ISSUE #8 FEB 06

Nishan Fuard

I, Robot

11th August 2004
I, Robot Poster reviewer: Nishan Fuard
rating: 3 out of 5
directed by: Alex Proyas
written by: Isaac Asimov (book) and Jeff Vintar (screen story)
starring: Will Smith, Bridget Moynahan, Alan Tudyk
genre: Sci-Fi Thriller Action
released: 6th August 2004

“Sacrilege!” was my usual cry when another favourite book made the journey to the big screen. Then it was on with the sackcloth and off to the local cinema to daub “Murdering Bastards!” in lamb’s blood on the window of the box office. These days my threats are harmless bluster. Despite the misgivings I really do enjoy seeing ‘movie magic’ at work.

I, Robot boasts perhaps the coyest adaptation credit yet. The title is that of Isaac Asimov’s short story collection, but the film itself is merely composed of ideas “suggested” by the late author.

It’s debatable whether a film could be made from the book’s nine stories although writer Harlan Ellison, with Asimov’s blessing, completed a screenplay in the late 1970s. It’s rumoured that it was rejected because it didn’t fit with the popular image of robots encapsulated by two particular creations from George Lucas. Ellison’s work was eventually published and it would be interesting to compare it with the new film.

In this shiny new version, directed by Alex Proyas (Dark City), the focus is on Asimov’s Three Laws of Robotics, the hard-coded principles that define a robot’s existence. The film uses them to touch upon ideas regarding the intertwining of technology and humanity and bolts together a flawed yet enjoyable thriller.

Robots are common in 2035. They deliver packages, collect rubbish and even walk dogs. Yet their easy existence within society troubles Chicago detective Del Spooner (Will Smith). He favours the simple things in life such as antique trainers and is distrustful of robots despite the Laws and the facts: no robot has ever committed a crime. Yet they continue to intrude into Spooner’s life and even his dreams.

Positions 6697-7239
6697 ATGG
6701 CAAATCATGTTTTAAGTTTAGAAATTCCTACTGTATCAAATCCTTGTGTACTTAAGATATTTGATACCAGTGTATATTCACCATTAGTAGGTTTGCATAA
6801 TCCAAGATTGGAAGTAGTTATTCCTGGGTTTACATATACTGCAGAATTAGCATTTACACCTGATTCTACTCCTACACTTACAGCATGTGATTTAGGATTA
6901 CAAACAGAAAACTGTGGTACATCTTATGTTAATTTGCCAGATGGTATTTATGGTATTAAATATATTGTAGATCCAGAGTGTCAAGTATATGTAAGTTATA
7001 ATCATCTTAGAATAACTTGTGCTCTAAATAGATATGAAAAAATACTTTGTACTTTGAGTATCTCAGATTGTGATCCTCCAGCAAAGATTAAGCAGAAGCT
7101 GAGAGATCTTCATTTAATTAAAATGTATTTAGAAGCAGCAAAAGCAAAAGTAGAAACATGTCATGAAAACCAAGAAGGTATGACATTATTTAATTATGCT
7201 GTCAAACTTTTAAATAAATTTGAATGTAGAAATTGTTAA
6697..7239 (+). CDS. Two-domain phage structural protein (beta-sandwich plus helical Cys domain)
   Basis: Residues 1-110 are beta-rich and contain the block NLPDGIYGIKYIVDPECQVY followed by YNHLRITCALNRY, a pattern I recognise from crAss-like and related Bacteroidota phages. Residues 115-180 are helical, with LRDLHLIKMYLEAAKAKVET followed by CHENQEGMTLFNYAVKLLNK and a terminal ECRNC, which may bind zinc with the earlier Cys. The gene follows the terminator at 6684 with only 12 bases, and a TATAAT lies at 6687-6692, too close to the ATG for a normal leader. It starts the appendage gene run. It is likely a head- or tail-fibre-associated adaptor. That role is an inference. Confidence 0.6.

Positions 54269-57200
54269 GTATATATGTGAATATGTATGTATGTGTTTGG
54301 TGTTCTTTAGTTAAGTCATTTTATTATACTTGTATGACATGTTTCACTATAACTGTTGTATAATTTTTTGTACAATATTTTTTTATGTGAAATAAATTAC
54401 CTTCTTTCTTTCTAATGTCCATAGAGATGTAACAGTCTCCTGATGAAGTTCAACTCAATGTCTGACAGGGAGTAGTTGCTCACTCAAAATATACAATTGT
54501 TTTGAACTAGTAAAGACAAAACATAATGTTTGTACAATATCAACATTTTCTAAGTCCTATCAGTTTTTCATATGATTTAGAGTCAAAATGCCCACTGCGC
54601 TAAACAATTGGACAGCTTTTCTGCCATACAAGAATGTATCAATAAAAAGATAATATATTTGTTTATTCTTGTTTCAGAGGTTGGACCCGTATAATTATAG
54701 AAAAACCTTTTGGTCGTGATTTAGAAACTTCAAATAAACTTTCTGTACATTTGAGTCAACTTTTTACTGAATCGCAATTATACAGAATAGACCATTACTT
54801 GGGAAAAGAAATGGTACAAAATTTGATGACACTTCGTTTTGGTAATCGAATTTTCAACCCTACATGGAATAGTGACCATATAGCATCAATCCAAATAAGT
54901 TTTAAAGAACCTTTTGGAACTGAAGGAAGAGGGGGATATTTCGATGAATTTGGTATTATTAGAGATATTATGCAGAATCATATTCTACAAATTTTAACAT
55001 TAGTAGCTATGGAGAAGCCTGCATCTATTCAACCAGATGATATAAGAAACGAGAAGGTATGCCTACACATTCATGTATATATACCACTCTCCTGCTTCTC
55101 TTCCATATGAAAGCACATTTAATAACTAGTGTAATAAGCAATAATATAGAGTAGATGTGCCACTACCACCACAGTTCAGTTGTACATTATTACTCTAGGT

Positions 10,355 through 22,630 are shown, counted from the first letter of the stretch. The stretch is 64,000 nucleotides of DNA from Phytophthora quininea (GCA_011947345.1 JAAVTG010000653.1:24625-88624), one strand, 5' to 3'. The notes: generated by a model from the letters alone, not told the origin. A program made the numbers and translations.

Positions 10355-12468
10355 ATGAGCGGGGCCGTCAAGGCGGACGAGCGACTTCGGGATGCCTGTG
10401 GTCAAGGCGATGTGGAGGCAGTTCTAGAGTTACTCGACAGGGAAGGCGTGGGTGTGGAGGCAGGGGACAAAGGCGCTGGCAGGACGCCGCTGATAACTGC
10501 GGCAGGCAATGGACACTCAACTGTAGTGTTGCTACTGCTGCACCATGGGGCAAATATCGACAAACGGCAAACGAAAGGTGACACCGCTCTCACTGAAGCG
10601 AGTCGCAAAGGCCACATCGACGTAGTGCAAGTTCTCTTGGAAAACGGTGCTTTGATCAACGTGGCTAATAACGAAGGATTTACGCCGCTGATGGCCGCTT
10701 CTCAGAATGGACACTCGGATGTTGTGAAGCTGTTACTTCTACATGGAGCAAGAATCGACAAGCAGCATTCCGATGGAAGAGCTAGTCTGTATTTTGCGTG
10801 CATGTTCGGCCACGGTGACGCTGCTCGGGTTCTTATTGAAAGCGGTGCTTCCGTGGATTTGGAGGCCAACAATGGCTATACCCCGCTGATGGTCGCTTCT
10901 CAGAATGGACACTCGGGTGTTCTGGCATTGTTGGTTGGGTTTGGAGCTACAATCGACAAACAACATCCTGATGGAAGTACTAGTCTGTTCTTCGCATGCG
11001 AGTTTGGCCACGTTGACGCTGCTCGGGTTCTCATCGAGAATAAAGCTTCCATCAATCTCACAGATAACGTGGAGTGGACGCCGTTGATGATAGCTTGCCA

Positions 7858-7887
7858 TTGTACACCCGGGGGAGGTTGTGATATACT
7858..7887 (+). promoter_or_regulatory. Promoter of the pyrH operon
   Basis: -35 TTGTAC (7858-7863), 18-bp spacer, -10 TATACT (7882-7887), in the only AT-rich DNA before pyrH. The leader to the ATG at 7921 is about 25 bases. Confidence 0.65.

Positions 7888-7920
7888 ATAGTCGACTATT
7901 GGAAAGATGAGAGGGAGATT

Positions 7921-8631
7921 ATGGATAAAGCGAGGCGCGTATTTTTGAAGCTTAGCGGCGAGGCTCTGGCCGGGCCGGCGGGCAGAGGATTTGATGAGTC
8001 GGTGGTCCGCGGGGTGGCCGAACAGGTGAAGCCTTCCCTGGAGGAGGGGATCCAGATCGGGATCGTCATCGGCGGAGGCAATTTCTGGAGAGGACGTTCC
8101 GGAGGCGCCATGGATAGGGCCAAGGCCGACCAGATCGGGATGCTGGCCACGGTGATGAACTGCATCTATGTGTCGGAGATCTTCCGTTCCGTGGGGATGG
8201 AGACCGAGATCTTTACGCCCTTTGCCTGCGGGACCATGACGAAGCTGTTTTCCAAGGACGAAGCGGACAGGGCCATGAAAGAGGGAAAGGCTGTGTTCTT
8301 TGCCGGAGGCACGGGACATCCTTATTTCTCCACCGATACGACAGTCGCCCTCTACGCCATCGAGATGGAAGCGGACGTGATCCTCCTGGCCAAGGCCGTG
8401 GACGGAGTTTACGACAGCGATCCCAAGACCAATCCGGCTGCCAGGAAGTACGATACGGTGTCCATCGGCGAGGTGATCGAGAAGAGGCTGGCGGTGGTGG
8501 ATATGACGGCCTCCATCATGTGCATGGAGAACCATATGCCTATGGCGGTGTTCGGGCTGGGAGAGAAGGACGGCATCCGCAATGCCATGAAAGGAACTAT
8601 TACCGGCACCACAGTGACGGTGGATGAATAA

Spooner’s prejudice (the film hints that robots could almost be another race) makes him suspicious of the suicide of Dr Alfred Lanning (James Cromwell), the chief cyberneticist at US Robotics. He suspects a link between Lanning’s death and a prototype robot operating outside the Laws. Despite her disbelief Dr Susan Calvin (Bridget Moynahan) decides to aid Spooner in finding the errant robot that calls itself Sonny (Alan Tudyk).

Spooner’s paranoia seems justified when he gets into further scrapes with robots breaking the Laws. But true disaster is only around the corner when US Robotics launches its latest model guaranteeing one robot for every five people.

I, Robot pushes all the right buttons for a summer blockbuster: secrets, revelation, red herrings, action and that all-important explosive climax. So far so predictable, but the familiar formula does allow the film to keep a lively pace.

Also familiar are the components that make up I, Robot. Whilst the robots, particularly Sonny, are noteworthy the film is constructed from parts scavenged from films such as Minority Report, The Terminator and Blade Runner. Gamers might spot ideas from Metal Gear Solid 2 and System Shock 2. Plucked from outside Hollywood are several well-known brands – easily recognisable because their insertion is none-too-subtle.

Smith is comfortable in action hero mode, but despite the quips seems subdued. Yet he is always watchable and has that attraction that appeals to any audience. Strangely, the most affecting performance comes from Sonny although we are sometimes shepherded into how we feel for the CGI creation. One scene in particular is nothing more than Dead Robot Walking.

My biggest complaint about I, Robot is that its more interesting ideas are quickly passed over. The narrative is determined to stick to providing a series of action-packed set pieces rather than straying and exploring more deeply. The film’s best scene concerns Spooner’s questioning of Sonny. It’s insightful with a touch of humour, but unfortunately it’s over all too quickly. Less eventful is the film’s Robo-Messiah conclusion.

The film isn’t sacrilege against Asimov, but it is guilty of not making more use of the ideas it proposes and piling on the action instead. It’s clunky with some glitches, but I found I, Robot to be enjoyable.